AHA: 28 recommended actions for Biden in first 100 days

Financial relief for hospitals and stronger public health preparedness are among the top priorities the American Hospital Association recommends for President-elect Joe Biden's first 100 days in office. 

The AHA, which represents nearly 5,000 hospitals, health systems and other healthcare organizations, outlined its recommended priorities for the incoming administration in a Dec. 11 letter to the president-elect. The association's recommendations follow what it describes as the nation's highest priority: aggressively ending the COVID-19 pandemic. 

Subsequent concerns that the AHA say "require immediate attention" fall under three main categories: relief for hospitals, health system recovery and rebuilding the healthcare system to make it more sustainable. The AHA also encourages the Biden administration to address ongoing challenges that have been exasperated during the pandemic, including health equity, workforce resilience and behavioral health.

Below are a few of the 28 specific priorities outlined in the letter. The AHA urges the incoming administration to:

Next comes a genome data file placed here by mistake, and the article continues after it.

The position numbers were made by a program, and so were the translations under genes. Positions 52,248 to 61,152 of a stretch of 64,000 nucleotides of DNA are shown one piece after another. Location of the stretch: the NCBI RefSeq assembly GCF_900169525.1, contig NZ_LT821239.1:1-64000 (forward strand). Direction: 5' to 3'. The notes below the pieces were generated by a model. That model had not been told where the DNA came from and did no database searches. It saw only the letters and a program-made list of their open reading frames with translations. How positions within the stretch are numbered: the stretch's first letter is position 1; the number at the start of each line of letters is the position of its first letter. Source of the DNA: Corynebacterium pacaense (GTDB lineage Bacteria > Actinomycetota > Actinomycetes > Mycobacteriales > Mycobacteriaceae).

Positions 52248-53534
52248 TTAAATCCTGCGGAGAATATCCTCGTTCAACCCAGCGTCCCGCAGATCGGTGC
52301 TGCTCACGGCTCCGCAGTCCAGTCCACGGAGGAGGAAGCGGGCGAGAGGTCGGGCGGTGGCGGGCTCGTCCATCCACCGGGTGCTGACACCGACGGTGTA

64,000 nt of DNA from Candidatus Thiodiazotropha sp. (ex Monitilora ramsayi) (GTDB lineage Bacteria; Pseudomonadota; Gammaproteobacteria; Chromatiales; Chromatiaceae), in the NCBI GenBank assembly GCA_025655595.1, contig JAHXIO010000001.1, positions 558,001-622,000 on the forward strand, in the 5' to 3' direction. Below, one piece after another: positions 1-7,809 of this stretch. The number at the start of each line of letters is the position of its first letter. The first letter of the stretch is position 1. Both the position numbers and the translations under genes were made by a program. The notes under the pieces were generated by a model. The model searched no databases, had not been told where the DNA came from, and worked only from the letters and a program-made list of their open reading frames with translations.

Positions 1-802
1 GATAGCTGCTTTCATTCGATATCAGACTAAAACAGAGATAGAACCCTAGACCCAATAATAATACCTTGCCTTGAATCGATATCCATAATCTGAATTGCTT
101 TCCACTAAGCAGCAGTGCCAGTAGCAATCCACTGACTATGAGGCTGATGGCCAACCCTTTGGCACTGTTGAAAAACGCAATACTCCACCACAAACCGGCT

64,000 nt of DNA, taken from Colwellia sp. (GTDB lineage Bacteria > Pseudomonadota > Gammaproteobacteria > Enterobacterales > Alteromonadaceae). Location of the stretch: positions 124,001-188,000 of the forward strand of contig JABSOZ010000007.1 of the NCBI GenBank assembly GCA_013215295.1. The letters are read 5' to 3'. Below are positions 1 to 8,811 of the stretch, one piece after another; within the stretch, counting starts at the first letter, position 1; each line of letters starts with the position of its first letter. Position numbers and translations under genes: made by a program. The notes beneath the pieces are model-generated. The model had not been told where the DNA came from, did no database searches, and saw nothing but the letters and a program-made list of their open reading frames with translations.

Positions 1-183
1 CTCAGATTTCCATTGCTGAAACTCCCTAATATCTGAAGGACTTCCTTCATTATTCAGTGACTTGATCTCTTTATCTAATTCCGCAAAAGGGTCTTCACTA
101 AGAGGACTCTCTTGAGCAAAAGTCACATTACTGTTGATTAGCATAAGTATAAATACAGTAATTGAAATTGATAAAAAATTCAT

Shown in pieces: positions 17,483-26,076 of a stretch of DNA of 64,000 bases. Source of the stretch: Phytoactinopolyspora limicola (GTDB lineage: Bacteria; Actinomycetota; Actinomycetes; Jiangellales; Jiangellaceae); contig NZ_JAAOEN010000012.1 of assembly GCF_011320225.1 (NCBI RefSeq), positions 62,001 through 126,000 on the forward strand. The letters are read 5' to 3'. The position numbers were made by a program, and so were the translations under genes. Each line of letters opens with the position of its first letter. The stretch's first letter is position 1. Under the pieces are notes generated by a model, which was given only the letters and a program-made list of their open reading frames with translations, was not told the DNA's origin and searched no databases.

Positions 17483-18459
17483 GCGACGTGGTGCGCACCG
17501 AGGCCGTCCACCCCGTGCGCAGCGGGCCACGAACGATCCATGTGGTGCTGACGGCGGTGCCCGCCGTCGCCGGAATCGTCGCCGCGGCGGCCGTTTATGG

• Ensure extension of the public health emergency, currently set to expire Jan. 20, 2021 — the same day as the inauguration. 
  • Ensure providers can retain Provider Relief Fund dollars by permitting the use of any reasonable method to calculate COVID-19-related lost revenue, movement of targeted distributions within a system and use of funds for increased staffing costs.
  • Open a special enrollment period for the Health Insurance Marketplaces for the duration of the public health emergency.
  • Launch robust outreach efforts to enroll the millions of people who are eligible for, but not enrolled in, some form of subsidized coverage.
  • Stop unlawful payment cuts that do not recognize legitimate differences among provider settings, i.e. site-neutral payment policies.
  • Rescind provider requirements to publicly disclose rates negotiated with insurers.
  • Rescind the "public charge" rule.
  • Expand the physician supervision requirement waiver to include nurse practitioners.
  • Make certain telehealth flexibilities permanent. (The AHA did not specify which flexibilities it wants to see secured.)
  • Enforce the Mental Health Parity and Addiction Equity Act, which requires insurers that offer coverage for behavioral health conditions to use comparable standards for those services as for medical/surgical services.

To read the AHA's recommended priorities and 28 specific action items in full, find its letter here.


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